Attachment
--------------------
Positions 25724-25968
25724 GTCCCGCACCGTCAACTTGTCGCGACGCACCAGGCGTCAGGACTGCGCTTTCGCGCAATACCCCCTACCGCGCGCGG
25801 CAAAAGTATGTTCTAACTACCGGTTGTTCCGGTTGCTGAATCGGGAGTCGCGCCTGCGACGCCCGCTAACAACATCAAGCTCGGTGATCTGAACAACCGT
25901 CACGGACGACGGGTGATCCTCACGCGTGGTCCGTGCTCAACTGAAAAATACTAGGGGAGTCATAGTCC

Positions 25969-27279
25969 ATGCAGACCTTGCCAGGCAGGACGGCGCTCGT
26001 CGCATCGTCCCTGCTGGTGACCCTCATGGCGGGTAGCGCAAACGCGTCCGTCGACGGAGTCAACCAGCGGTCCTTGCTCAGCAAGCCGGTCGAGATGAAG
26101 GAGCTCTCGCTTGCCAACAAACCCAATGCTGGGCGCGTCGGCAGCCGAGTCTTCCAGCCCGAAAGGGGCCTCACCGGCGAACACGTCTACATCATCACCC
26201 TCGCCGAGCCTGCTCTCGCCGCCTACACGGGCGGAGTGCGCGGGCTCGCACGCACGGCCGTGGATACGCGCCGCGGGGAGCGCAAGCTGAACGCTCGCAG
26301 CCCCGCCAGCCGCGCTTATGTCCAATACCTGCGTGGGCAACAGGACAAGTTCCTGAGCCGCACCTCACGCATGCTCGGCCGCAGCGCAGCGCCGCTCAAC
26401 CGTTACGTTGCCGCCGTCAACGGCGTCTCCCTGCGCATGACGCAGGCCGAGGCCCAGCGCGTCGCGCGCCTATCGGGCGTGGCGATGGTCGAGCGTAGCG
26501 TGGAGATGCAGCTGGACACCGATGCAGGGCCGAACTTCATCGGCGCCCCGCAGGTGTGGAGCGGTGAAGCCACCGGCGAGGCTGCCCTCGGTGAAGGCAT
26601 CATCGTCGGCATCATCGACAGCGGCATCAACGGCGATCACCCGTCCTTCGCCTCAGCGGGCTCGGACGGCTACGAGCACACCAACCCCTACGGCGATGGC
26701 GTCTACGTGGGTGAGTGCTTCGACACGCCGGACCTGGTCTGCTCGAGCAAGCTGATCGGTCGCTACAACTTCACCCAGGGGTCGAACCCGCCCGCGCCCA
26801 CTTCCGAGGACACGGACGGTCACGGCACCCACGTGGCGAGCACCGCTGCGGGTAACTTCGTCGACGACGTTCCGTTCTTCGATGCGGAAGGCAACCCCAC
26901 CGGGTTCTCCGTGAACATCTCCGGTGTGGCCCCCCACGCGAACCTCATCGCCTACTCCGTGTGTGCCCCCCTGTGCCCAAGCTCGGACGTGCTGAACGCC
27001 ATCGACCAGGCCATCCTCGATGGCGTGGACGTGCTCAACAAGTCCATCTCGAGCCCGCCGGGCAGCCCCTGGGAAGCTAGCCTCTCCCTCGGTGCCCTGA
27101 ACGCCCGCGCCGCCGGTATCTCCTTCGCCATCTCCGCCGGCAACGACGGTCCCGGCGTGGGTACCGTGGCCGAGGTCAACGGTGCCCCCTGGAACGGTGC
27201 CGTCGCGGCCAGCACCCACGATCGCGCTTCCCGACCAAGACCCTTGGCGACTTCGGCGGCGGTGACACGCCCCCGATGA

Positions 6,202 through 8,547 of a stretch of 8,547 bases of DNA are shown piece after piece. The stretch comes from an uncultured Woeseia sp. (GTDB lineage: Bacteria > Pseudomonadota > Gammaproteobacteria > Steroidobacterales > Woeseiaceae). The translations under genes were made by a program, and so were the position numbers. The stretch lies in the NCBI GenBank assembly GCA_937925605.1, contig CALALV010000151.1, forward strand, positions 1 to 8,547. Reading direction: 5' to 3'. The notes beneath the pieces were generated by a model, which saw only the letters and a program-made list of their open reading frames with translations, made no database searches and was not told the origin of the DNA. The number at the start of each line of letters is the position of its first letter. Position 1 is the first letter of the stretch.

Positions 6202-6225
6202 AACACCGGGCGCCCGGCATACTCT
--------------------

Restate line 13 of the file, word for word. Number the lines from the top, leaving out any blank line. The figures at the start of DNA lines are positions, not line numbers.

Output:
26601 CATCGTCGGCATCATCGACAGCGGCATCAACGGCGATCACCCGTCCTTCGCCTCAGCGGGCTCGGACGGCTACGAGCACACCAACCCCTACGGCGATGGC